This is a fast and very easy DIY project that can help you decorate for the Halloween season in a pinch. It’s a simple process, which is every DIYer’s dream come true. Plus, you can customize the RIP messages to your heart’s content…or leave one on there for the whole month. Who doesn’t love a DIY project that’s both festive and convenient? Let’s get to it.
DIY Level: Beginner
- Plywood slab of your choice and size (shown is 1/2″ thick)
- Miter saw
- Fine grit sandpaper
- Chalkboard paint
- Chalk markers
Begin by measuring and marking off the top corners of your rectangular plywood slab. The size can be whatever you want, really, and the corners should be symmetric but can be as flat or angled as you want as well. Example shows about a 3” triangle edge.
Use your miter saw, set at 45 degrees, to chop off the corners.
Make sure the tombstone has a silhouette you like; modify as needed.
Sand the face and sides of your tombstone with medium to fine sandpaper (example uses 120-grit).
Don’t worry too much about the sides being perfect; it is plywood, after all. Just be sure they’re smooth.
Slather some primer on the front face and sides of your tombstone.
Let the primer dry thoroughly.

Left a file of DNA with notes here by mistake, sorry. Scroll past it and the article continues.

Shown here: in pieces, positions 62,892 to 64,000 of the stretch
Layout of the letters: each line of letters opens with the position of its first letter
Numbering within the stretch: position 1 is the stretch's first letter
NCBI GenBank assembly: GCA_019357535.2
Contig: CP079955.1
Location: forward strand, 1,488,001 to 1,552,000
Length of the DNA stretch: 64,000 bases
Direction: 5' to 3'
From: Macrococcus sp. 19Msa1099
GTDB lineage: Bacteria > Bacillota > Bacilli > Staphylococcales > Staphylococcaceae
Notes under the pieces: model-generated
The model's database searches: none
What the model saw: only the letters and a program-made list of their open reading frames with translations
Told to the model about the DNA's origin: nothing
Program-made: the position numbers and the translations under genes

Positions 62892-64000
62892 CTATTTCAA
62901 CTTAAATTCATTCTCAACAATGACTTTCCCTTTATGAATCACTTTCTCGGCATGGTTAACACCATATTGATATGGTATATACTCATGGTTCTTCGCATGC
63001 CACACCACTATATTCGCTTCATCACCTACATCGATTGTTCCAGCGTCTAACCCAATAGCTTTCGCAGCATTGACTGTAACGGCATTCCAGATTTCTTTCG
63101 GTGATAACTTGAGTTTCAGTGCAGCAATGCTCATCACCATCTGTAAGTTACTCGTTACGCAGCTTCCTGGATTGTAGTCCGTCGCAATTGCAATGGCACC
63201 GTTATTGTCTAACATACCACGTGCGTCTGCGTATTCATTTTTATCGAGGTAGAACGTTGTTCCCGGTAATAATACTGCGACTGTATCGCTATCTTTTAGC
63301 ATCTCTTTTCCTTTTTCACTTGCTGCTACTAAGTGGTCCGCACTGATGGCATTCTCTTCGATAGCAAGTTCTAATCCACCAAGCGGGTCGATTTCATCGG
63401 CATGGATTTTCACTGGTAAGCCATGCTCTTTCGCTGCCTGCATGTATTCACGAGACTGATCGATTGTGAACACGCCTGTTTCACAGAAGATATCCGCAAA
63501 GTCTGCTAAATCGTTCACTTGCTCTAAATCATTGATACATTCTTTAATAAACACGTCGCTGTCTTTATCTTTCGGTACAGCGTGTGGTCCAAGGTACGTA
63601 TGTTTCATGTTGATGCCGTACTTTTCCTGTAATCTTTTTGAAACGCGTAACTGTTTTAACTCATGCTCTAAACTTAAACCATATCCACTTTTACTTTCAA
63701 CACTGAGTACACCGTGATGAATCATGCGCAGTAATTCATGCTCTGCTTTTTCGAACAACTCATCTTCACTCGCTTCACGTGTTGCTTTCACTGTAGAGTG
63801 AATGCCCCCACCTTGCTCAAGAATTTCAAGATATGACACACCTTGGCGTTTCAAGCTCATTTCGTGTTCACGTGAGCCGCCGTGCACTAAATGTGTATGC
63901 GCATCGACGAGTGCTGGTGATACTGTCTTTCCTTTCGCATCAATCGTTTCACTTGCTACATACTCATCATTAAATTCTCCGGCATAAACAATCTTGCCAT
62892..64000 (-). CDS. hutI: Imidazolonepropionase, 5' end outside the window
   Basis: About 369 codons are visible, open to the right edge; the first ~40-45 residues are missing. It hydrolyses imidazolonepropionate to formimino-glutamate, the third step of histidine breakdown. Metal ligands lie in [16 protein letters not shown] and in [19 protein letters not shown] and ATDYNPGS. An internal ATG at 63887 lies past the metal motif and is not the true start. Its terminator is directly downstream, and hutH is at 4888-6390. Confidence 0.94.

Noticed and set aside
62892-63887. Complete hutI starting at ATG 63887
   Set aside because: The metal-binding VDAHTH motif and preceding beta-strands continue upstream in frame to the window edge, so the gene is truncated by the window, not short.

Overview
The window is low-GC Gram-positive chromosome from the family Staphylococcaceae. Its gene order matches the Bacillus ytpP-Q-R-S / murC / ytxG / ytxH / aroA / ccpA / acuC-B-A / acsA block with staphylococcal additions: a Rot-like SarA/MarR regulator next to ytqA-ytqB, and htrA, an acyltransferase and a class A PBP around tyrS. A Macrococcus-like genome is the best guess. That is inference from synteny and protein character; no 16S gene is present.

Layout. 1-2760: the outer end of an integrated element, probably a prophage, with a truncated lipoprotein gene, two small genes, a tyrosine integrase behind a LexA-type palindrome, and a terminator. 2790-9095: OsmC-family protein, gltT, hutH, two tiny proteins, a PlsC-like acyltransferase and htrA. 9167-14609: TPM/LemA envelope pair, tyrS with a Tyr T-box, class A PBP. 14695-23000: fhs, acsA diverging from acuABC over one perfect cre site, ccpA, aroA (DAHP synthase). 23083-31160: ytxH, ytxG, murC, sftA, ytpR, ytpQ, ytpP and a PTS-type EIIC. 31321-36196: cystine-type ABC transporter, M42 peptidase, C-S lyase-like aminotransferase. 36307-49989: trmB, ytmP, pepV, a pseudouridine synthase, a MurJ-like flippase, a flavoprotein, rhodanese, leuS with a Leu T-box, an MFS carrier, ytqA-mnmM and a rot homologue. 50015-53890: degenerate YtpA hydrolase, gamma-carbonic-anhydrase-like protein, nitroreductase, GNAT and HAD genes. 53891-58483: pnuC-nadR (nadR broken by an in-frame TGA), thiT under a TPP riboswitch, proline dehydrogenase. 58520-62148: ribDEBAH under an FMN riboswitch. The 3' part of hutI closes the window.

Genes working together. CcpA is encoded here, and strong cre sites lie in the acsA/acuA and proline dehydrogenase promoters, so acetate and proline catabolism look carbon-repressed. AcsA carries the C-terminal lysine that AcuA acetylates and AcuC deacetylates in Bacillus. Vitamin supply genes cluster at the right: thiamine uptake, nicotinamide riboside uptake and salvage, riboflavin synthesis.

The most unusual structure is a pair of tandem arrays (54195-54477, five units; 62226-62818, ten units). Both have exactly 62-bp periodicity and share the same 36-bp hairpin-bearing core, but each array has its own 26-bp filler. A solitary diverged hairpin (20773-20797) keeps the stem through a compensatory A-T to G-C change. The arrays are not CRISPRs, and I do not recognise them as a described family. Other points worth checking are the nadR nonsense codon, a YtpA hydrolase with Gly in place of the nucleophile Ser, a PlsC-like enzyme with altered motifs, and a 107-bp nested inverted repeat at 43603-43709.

Lightly sand your dried primer with fine sandpaper, such as 220-grit.
Stir your chalkboard paint completely so that it’s smooth.
Use a foam roller or paintbrush to apply the chalkboard paint.
Don’t be alarmed by the bluish tones of your chalkboard paint; when the paint dries, it will dry black.
Let the paint dry completely. Lightly sand with fine-grit (220) sandpaper and recoat, if desired.
When your chalkboard paint has dried completely (follow the directions on your paint can), it’s time to season it. If you were to start writing with chalk on it at this point, the chalk would likely never come all the way off; it would be there in the white shadows for the rest of your chalkboard’s existence. Seasoning your chalkboard is easy and will take just a minute or two.
Use thick chalk or the side of a regular piece of chalk and color the chalkboard in fully, moving in one direction. Then, in the opposite (perpendicular) direction, use your chalk to color in that way.
The point of this exercise is to make sure your entire chalkboard painted surface is covered, fully and completely, with an initial and comprehensive coat of chalk.
When you’re satisfied that your chalkboard has been covered at least twice, wipe it off with a clean rag.
A dry rag’s wiping may yield you somewhat chalky results (as seen here). The more you wipe, however, the cleaner it will appear. I wanted a “vintage” feel to this chalkboard tombstone, though, so I was brief in wiping off the seasoning base coat of chalk.
Grab a piece of chalk or your favorite chalkboard markers, and decorate your tombstone to your heart’s content.
Coming up with clever tombstone names is kind of entertaining, really.
Ah, yes. Ms. Zombée was a favorite.
Your DIY chalkboard tombstone(s) can be used for indoor or outdoor decorations; just be sure they are protected from the elements if placed outside. A covered porch would work best.
Yul B. Nekst…will you? Will you be next to create your own fun chalkboard tombstone? I hope so! Happy Halloween DIYing.